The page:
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Though he’s best known for his mid-century fashion photographs in Vogue and other glossy magazines, “Beyond Beauty”—the new Irving Penn retrospective at the Smithsonian American Art Museum—ventures well beyond his fashion work. Unlike his fashion photography, however, the payoffs from Penn’s artistic wanderings prove to be uneven.
The earliest works by Penn (1917-2009) are urban documentary photographs that bear a notable debt to the Parisian photographer Eugene Atget, an idol of Penn’s. Some of these images show early promise—such as a shadow cast on a sidewalk by a shop sign in the shape of a key and a gun—but given his future career path, the young photographer’s images show more signs and other inanimate objects than of people.
When Penn became a magazine photographer, he was sometimes drawn to gimmicks. Some underwhelm, such as making his subjects stand within a claustrophobic, V-shaped space, an approach that comes off as too calculated. (Salvador Dali manspreading in this wedge is shown below.) On the other hand, harnessing early color techniques from the 1940s paid greater dividends, especially with food photography, such as his inviting image of a bowl of bouillabaisse.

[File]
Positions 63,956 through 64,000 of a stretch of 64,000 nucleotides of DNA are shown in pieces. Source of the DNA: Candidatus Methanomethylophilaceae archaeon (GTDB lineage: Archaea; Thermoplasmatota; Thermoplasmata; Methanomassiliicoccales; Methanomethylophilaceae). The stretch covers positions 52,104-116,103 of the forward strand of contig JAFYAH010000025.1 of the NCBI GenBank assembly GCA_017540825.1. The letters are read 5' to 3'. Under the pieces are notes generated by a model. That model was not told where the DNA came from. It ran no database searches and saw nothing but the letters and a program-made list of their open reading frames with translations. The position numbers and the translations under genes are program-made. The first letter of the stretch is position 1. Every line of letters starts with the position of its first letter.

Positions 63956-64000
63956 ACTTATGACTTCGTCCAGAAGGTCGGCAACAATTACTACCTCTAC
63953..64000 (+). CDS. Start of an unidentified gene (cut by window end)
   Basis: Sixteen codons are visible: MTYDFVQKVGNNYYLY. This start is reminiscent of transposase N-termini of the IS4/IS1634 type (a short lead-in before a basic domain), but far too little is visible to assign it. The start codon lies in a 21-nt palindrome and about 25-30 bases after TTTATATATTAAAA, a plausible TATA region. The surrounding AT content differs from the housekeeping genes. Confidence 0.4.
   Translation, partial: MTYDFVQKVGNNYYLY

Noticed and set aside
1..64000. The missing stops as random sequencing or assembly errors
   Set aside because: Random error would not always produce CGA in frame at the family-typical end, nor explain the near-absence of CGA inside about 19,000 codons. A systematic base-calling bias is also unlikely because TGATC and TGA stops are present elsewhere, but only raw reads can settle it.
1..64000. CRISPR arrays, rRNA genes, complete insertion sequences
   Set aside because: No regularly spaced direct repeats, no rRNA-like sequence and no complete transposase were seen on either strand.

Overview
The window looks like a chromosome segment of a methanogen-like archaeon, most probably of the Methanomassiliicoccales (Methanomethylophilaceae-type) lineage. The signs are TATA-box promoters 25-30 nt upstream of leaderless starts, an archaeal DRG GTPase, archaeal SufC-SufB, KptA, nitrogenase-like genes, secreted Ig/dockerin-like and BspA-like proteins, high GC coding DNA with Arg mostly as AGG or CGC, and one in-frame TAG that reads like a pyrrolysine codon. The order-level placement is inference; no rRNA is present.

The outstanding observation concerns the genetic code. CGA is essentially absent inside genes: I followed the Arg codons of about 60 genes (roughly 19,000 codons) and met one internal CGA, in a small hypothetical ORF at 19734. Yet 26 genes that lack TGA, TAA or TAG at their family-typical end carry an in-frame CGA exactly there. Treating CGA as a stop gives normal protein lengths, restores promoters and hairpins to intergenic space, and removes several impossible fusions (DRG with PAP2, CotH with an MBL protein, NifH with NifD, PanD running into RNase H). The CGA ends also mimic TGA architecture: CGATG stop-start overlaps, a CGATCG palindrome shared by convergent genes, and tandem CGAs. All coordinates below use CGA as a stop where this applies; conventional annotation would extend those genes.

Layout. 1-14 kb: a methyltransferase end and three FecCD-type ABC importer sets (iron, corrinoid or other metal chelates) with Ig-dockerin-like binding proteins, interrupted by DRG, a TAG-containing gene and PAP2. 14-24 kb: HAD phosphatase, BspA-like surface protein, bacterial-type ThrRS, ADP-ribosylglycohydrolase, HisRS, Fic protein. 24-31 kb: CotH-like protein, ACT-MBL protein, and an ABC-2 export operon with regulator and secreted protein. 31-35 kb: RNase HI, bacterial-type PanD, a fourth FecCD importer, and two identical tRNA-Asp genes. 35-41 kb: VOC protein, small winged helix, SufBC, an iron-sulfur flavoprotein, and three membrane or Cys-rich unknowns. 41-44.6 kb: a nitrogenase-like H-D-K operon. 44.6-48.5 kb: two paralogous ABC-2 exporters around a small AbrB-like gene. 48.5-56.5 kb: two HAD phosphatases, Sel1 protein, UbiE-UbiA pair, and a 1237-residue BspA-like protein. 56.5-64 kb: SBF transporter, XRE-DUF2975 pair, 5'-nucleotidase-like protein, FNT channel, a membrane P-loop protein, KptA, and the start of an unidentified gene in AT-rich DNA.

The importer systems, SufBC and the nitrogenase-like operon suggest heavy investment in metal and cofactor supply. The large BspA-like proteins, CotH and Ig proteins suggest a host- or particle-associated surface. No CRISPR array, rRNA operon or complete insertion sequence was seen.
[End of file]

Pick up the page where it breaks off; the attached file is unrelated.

On the whole, Penn’s portraits aren’t his most interesting work, though there are some exceptions. In his image of Henry Moore, the sculptor’s face is half-hidden by a sunburst from behind; Miles Davis is portrayed as a matrix of 12 images of the jazzman’s hand holding his trumpet; and a Hell’s Angel biker is portrayed exactly as Penn described, as a “coiled spring ready to fly loose.”
Despite his day job as a fashion photographer, some of Penn’s finest work involved still lifes, some as humble as a pair of water glasses or monumental close-ups of cigarette butts. The exhibit nicely pairs an image of a twisted, discarded piece of paper with another of a frilly ball gown; the two share a surprising textural resonance. In one particularly inventive tableau (second from top), Penn stacked several polygonal, multi-colored slabs of straight-from-the-box frozen vegetables on top of each other, producing a worthy monument to the century’s march of food technology.
The thorniest images in the exhibit are those in which Penn traveled the world with a canvas-tent backdrop to document far-flung cultures. Some of this work is striking and weighty, such as images of almost fully covered women in Morocco. Other images, though, seem exploitative, such as those of peasants in Peru and Africa. One particular offender is the 1969 image of a bare-breasted Cameroonian subject labeled in the caption as a “nubile young beauty.” One can respect Penn’s desire to create a body of work more diverse than his workaday grist for the fashion mags, but that doesn’t mean this part of his oeuvre stands the test of time.
Through March 20 at the Smithsonian American Art Museum, 8th and F St. NW, Washington, D.C. 11:30 a.m.-7 p.m. daily.